Marysville is asking people to report potholes, like these on the ramp from state Route 31 onto U.S. 33. (Photo submitted)
Residents urged to report hazards
A sure sign of spring moving to summer is the emergence of potholes.
“As we come out of winter, it seems like a lot more potholes pop up,” said Marysville Public Service Director Jeremy Hoyt.
He said the city relies on residents to help identify where those potholes are popping up. He said city residents should approach reporting potholes the same as they do crime — if you see something, say something.
“Our guys can’t be everywhere all the time,” Hoyt said. “If you see something that maybe is not meeting our level of service, we want to know so we can get out there.”
Hoyt said potholes in public streets can be reported by contacting the public service department at firstname.lastname@example.org or (937) 645-7350.
He said city crews will “put in a temporary fix until the road can be repaired” adding that “we try to deal with these as quickly as possible.”
The city also regularly schedules a street maintenance crew to drive residential areas in search of potholes. Officials have said patching potholes does not really fix the street, but it does make the ride smoother.
He said that by the time potholes begin appearing on a street, it is likely already on the radar for repair.
Hoyt said that for several years, the city crack sealing program was under funded. He said that program has returned fully funded for the summer. Crews will be driving the streets to look for and seal cracks in the road before they have a chance to become problems.
Officials have explained that crack sealing usually begins five to 15 years after a street is paved. The city has tried to have streets last about 25 years before they need replaced.
The city has more than 100 miles of streets and the public service department has tried to pave about 4% of them each year. Officials have said that if the city can create roads that last 25 years and can repave 4% of the streets each year, all city streets will be repaved as they approach the end of their life span.
Officials say that when a resident sends an email to the public service address, they get a confirmation response and a work order is created.
City officials said the pothole program and the public service email service does more than just address street issues.
In addition to reporting potholes, residents can use the email address to report poles in disrepair, street lights that don’t work, traffic signals that aren’t operating and a variety of other concerns.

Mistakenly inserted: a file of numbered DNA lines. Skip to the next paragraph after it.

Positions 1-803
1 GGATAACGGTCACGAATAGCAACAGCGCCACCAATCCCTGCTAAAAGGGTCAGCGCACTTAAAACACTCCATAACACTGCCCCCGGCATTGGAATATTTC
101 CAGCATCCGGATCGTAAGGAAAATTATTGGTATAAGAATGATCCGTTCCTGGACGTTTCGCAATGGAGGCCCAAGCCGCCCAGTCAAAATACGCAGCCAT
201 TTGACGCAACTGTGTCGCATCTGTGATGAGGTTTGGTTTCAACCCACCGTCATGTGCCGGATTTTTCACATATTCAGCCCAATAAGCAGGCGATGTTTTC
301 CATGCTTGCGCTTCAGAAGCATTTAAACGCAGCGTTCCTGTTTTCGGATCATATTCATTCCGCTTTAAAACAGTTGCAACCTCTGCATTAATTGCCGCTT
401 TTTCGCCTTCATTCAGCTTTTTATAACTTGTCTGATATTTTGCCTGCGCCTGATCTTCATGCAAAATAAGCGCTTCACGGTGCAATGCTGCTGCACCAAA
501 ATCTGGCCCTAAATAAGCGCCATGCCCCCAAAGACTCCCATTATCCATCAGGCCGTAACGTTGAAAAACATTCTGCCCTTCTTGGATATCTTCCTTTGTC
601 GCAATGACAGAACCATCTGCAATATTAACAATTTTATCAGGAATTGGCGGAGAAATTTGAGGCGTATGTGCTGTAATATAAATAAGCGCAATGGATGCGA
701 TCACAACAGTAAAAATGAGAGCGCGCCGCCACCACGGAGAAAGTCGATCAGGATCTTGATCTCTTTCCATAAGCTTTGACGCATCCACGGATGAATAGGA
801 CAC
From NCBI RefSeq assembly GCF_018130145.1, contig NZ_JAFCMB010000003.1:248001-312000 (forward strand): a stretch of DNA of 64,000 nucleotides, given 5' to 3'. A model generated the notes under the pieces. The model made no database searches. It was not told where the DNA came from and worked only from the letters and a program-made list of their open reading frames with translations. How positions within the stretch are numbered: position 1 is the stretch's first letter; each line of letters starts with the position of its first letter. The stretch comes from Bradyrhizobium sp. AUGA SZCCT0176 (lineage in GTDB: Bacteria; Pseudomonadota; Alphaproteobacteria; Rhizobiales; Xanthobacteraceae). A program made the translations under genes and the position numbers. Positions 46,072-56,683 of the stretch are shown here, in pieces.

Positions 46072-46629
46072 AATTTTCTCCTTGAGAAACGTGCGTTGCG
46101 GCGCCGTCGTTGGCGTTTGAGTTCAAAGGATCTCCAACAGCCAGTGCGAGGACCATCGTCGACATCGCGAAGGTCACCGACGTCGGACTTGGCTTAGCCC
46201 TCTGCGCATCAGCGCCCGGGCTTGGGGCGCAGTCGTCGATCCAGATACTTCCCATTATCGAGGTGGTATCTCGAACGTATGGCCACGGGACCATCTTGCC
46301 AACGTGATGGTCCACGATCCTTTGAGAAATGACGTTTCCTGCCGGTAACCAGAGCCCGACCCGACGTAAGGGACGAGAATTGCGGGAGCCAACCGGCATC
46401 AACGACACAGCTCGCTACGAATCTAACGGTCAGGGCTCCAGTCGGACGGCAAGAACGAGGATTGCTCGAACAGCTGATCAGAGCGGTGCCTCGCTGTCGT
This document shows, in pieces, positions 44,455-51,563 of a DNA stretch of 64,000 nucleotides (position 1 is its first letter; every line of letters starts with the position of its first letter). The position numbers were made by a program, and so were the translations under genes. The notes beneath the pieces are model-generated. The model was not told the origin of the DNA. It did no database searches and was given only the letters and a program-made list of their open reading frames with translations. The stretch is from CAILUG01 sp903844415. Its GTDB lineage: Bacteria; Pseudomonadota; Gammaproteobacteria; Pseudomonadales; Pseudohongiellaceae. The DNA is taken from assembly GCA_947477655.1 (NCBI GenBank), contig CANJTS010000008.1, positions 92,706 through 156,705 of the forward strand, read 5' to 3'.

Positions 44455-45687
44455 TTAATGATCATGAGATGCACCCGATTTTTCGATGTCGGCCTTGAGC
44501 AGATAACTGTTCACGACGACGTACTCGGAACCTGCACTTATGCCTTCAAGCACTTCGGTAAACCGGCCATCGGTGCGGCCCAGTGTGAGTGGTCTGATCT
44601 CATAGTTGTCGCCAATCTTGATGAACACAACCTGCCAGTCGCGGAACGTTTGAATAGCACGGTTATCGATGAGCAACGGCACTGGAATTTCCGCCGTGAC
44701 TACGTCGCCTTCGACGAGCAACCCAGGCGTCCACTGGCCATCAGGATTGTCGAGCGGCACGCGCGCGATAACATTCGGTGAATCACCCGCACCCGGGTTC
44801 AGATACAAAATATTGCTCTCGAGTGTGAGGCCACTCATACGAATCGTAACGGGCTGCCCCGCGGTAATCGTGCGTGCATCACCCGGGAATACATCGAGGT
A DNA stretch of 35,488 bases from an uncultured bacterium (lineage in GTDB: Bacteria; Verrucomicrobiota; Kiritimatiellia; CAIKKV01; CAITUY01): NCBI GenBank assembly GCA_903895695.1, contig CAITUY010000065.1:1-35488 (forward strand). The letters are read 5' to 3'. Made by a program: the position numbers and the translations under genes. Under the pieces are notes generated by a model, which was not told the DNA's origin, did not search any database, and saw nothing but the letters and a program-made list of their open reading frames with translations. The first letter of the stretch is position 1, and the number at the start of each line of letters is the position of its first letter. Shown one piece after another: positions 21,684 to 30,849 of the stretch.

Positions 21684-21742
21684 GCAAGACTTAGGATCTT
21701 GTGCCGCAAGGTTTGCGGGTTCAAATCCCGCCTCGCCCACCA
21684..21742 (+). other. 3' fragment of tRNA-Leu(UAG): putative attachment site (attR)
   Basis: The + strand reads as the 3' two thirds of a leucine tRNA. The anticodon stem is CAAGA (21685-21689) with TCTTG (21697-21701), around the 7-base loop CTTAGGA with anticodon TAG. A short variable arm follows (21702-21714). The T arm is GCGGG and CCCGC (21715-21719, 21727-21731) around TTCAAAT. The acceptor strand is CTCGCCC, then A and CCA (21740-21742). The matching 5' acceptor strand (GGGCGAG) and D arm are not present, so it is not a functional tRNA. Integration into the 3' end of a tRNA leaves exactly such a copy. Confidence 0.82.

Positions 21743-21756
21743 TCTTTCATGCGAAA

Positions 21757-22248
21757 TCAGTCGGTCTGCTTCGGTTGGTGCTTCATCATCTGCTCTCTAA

Hoyt also explained that sometimes people will make a report, then get upset if they do not see the pothole fixed right away.
“There may be future projects and planning efforts behind the scenes that the city is working on that determines whether we perform the temporary or permanent solution,” Hoyt said.
He said that sometimes the state is planning a large repair and the city does not want to spend money to make the repair ahead of the state. Additionally, he said the city could have a road or utility project planned.
“We don’t want to repave it and curb it and then come back and need to do it again in a year or two,” Hoyt said. “We don’t want to have to rip it up and do it again. That seems like a waste of taxpayer dollars.”
For 2021, the city allocated $1.5 million for street repairs. Hoyt said the summer street paving program will begin “in the next several weeks.” The city will repave part or all of 23 different streets.
Earlier this year, City Project Manager Marc Dilsaver reported that 62% of the city streets are rated good and 11% are rated poor. Going into 2020, the city had 61% of streets rated good and 8% rated poor.
City officials have said it costs about $1.5 million annually to repave 4% of the city’s 101 miles of streets.
City Finance Director Brad Lutz said that while street paving is not glamorous, it is “one of the most needed” expenses in a community.
Lutz said he would support spending “as much as is reasonably possible” on paving.
City officials raised the annual license plate fee $10 over two years, beginning next year, to help generate revenue for street paving and other projects.